“We are making this up on the fly.”

Remotely attractive

Harvard Business School professor and remote working advocate Prithwiraj Choudhury says that tech companies have long been at the vanguard of remote working.

“The early adopters and the companies that are embracing this model and building the organisation around that remote work model will have a huge advantage in attracting talent”, he says. 

That is certainly the hope. 

No tech business wants to lose able employees to rivals who will allow them to work more flexibly. 

Companies like Spotify now appear to have some of the most “flexible” working practices for its staff. 

In a recent statement it said: “Our employees will be able to work full time from home, from the office, or a combination of the two. 

“The exact mix of home and office work mode is a decision each employee and their manager make together.”

But it did add: “There are likely to be some adjustments to make along the way.” 

So Spotify’s definition of flexible working is very different to Google’s, which in turn is very different to Amazon’s. 

Young office workers masked up look at their laptops in an office setting

Working from home while there is no office open is one thing. But remote working’s biggest test is going to be when the office starts opening up – let’s say at 50% capacity. 

When meetings are being held partially in person and partially on Zoom, is the dynamic going to work quite so well? 

And when some team members develop face-to-face, in-person relationships with managers, will remote workers feel disadvantaged?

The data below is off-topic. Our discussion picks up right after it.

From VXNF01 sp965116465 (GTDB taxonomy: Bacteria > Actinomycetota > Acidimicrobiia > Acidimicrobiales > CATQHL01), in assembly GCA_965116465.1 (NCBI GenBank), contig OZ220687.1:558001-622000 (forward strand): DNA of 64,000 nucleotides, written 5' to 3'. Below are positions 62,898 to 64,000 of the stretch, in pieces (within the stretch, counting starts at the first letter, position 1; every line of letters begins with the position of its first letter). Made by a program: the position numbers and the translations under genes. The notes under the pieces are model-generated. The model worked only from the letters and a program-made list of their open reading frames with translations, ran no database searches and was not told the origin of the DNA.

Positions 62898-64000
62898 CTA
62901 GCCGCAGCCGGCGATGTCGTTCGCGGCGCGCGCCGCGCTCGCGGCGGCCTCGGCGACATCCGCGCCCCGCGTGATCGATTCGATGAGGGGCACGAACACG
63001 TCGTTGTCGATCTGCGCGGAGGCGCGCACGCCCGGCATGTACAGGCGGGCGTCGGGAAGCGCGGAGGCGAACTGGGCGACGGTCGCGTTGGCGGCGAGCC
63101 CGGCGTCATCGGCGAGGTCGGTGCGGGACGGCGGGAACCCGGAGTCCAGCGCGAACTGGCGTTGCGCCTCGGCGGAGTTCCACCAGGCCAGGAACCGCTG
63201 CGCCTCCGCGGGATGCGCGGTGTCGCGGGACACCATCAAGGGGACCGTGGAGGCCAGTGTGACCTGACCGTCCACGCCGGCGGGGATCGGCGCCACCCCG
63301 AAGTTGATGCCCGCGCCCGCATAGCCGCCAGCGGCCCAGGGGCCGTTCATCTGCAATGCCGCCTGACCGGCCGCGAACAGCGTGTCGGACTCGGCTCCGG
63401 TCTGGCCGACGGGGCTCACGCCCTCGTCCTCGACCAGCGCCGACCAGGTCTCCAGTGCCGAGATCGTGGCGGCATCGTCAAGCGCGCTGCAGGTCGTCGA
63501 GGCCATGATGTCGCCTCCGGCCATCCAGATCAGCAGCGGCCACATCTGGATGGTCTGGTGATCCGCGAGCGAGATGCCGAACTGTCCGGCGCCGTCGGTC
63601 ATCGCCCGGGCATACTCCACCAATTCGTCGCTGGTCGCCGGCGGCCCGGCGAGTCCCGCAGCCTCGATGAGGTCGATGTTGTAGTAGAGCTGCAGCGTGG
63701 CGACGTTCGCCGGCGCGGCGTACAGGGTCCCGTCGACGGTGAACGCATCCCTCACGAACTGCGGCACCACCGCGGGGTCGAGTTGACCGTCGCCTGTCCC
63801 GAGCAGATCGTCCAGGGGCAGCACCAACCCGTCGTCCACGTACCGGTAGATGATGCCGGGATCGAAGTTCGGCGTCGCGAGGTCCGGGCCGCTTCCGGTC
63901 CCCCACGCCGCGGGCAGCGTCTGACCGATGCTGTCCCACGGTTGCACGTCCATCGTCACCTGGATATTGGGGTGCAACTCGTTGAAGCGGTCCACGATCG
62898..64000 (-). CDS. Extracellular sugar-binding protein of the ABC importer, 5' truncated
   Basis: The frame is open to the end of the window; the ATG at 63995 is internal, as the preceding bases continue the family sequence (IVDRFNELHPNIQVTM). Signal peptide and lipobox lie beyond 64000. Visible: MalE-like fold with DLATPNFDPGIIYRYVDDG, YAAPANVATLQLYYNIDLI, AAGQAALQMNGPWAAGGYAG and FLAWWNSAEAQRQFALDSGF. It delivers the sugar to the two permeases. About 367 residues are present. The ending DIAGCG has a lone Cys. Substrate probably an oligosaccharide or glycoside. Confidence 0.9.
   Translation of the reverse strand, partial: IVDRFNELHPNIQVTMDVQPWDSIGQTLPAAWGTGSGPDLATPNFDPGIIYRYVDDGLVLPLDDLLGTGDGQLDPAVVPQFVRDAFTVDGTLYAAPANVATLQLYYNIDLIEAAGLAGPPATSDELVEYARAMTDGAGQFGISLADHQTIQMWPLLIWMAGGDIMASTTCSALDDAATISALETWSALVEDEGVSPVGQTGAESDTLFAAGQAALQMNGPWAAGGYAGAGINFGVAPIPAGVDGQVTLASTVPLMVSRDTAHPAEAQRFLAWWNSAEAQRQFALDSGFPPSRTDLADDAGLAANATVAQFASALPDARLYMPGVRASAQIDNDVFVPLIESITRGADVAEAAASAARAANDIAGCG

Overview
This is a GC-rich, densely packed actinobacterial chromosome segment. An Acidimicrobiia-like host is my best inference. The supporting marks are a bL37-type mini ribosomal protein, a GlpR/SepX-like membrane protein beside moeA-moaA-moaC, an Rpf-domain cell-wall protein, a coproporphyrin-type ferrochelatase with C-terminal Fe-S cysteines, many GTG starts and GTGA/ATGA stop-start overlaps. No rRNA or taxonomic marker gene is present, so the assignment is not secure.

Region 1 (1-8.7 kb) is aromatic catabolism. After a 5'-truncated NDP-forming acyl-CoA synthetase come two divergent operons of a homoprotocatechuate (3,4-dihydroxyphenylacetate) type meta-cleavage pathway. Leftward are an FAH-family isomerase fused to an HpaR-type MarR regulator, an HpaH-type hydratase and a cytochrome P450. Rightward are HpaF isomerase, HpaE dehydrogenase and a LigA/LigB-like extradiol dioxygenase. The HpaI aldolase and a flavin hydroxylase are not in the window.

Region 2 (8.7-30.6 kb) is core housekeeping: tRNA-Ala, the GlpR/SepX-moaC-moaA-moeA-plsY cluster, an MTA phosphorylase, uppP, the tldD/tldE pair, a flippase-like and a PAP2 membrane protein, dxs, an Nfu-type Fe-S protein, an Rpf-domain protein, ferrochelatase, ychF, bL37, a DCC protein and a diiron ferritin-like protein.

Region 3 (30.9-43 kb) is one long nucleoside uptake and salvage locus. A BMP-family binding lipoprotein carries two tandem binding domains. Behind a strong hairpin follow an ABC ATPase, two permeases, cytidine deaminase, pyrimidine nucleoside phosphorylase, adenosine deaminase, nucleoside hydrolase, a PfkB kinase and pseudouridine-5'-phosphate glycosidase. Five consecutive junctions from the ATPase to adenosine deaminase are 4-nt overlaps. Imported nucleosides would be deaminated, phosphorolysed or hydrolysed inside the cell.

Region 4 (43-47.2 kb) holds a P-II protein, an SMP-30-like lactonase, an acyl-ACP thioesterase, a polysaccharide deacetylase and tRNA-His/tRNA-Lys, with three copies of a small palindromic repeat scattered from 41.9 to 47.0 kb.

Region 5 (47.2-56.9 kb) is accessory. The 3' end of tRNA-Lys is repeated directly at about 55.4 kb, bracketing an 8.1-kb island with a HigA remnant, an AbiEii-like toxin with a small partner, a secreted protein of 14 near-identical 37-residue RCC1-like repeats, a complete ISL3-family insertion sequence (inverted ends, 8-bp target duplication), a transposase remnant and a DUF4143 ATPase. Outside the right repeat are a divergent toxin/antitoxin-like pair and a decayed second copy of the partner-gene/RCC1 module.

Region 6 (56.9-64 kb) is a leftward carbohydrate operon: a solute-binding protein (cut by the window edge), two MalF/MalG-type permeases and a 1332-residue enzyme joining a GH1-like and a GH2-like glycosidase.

Last week, IBM announced its proposed system of remote working, with 80% of the workforce working at least three days a week in the office. 

“When people are remote I worry about what their career trajectory is going to be,” said IBM chief executive Arvind Krishna.

“If they want to become a people manager, if they want to get increasing responsibilities, or if they want to build a culture within their teams, how are we going to do that remotely?” he asked.

Tantalisingly, we are about to find out what works and what doesn’t, because there are so many differing approaches being taken by tech companies. 

And like so much of modern day life, other businesses are looking over at the west coast of America to see what’s working here – and what isn’t.

Source: BBC

Google to reopen offices

Google has said staff can start returning to its US offices over the next month, as its prepares for post-pandemic life.

The company said the initial return period will be voluntary as offices slowly reopen with limited capacity.

Google has an official 1 September deadline for staff to return to its offices.

The tech giant was one of the first companies to offer working from home when the pandemic struck last year.

“It’s now been a year since many of us have been working from home, and the thought of returning to the office might inspire different emotions,” Fiona Cicconi, Google’s head of people operations, wrote in a company email on Wednesday. 

When staff are required to officially return to Google’s offices in September, they “won’t look exactly the way you remember them” but “will include meals, snacks and amenities where possible,” she added.

“We will even be welcoming our Dooglers back,” Ms Cicconi said, referring to Google’s bring-your-dog-to-work group. There is now a dog park at its Mountain View campus called The Doogleplex.

The company is advising workers to get vaccinated against Covid-19, but is not making it mandatory for returning to the workplace.

Google dog
image captionOso the Doogler

Different approach

Google is taking a different approach from its tech rivals who have said most staff can continue remote work indefinitely. Twitter has said it will allow most employees to work from home permanently.

A number of big companies have said they will test so-called hybrid work arrangements, where employees split their time between home and office.

“None of us have this all figured out,” said Carolyn Everson, vice president of Facebook’s global business group when talking about current work-from-home arrangements.

“We are making this up on the fly. The reality is we are all trying to figure it out together,” the senior executive told a panel hosted by Bloomberg.